Book Report: August
On the first day of September I bring you my book report for the month of August. I read some really good books this month and just couldn't wait to share them. I read two young adult novels, one of them being another John Green, and one book of short stories and essays. Not my usual genres, though I will admit that this has been the summer of the YA novel for me. I feel like "teen" novels have become much more sophisticated since I was in high school and I'm also loving the complex children's novels being published. Just a push to tell you to get out of your usual section in the Barnes and Noble!
Me and Earl and the Dying Girl by Jesse Andrews. Nick picked this out to read on our honeymoon after seeing the ad for the movie. So glad I married a man who shares my belief that you should read the book before seeing the movie! He really enjoyed it but did say it was written from a teenage boy's perspective with definite boy jokes. Well, yes, both things were true but I must like boy humor because I thought it was pretty hilarious. The book is told from the perspective of Greg Gaines, a high school senior in Pittsburgh, who is generally friends with everybody and nobody. Then his mom forces him to be friendly with Rachel, a girl with Leukemia who maybe used to be his girlfriend when he was in elementary school. Greg also has a secret friend, Earl, a pint-sized, angry black kid who he makes films with. It's hard to explain the plot without giving it away but I will say that it is heartwarming, funny, and kept me reading through until the very end.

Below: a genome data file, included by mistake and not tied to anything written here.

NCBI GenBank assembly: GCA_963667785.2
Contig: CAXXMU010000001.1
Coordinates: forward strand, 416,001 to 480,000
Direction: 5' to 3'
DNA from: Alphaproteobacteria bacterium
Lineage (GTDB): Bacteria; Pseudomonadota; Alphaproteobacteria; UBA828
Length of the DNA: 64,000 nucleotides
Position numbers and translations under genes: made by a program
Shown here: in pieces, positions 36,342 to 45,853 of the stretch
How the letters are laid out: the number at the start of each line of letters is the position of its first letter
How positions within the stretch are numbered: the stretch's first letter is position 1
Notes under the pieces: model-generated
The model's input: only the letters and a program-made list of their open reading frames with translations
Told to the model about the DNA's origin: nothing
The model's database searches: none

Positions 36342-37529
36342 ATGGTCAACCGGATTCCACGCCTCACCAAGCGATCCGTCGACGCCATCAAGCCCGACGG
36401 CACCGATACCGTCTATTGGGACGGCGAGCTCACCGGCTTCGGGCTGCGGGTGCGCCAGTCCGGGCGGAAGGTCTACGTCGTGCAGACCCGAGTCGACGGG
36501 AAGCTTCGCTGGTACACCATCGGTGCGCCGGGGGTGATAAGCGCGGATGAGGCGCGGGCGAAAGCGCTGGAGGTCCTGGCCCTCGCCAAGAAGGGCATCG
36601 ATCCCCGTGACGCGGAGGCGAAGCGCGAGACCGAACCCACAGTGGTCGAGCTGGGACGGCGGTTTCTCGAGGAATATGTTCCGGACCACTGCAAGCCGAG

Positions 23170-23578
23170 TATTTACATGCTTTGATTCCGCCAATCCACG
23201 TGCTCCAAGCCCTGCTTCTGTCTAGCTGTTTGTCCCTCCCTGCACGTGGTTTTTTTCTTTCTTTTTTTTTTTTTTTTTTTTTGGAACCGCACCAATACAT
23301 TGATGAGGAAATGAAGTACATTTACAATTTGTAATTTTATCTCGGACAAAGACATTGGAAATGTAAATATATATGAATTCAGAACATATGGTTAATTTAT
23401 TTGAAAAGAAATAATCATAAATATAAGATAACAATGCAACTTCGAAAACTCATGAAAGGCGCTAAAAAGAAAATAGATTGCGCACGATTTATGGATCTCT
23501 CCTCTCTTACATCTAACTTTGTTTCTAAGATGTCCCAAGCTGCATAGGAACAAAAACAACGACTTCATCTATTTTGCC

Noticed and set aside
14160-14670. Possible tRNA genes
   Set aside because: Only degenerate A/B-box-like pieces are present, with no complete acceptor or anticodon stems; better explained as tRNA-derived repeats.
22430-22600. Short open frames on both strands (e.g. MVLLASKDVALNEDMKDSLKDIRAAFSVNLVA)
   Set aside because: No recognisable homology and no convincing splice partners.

The Opposite of Loneliness by Marina Keegan. This book is a compilation of short stories and essays from the late Marina Keegan. On the way to a celebration dinner after she graduated from Yale, Marina was killed in a car accident. Her professors and family worked hard to collect, edit, and publish essays and stories she wrote during her time in college in The Opposite of Loneliness. Keegan has a unique voice that begs you to read more and her stories have themes that any person in their twenties or older can relate to. I liked the stories more than the essays but she shared advice and her perspective on life in a personal and relatable way.
An Abundance of Katherines by John Green. I've been catching up on my John Green reading as each book is slowly made into a movie. It's easy to see why his books are being put on the big screen: the stories are just so, so good. And not just for teens but for everyone. This book tells the story of Colin Singleton who is dumped by the nineteenth Katherine he dated right after graduating from high school. Colin is a child prodigy who is obsessed with creating something that matters but still can't figure it out so therefore will never be a genius. His best and only friend comes to rescue to pull Colin out of the dumps by taking him on a road trip. The two land in Gutshot, Tennessee and have an experience that will affect them both. All I have to say is that John Green does it again. I recently reviewed Paper Towns and, while I liked the characters and the mystery, I loved the characters in this book and the eventual "message" if you want to call it that. The characters made you laugh and think in a way that I hadn't experienced in a long time. I don't want to give too much away because you should go read it!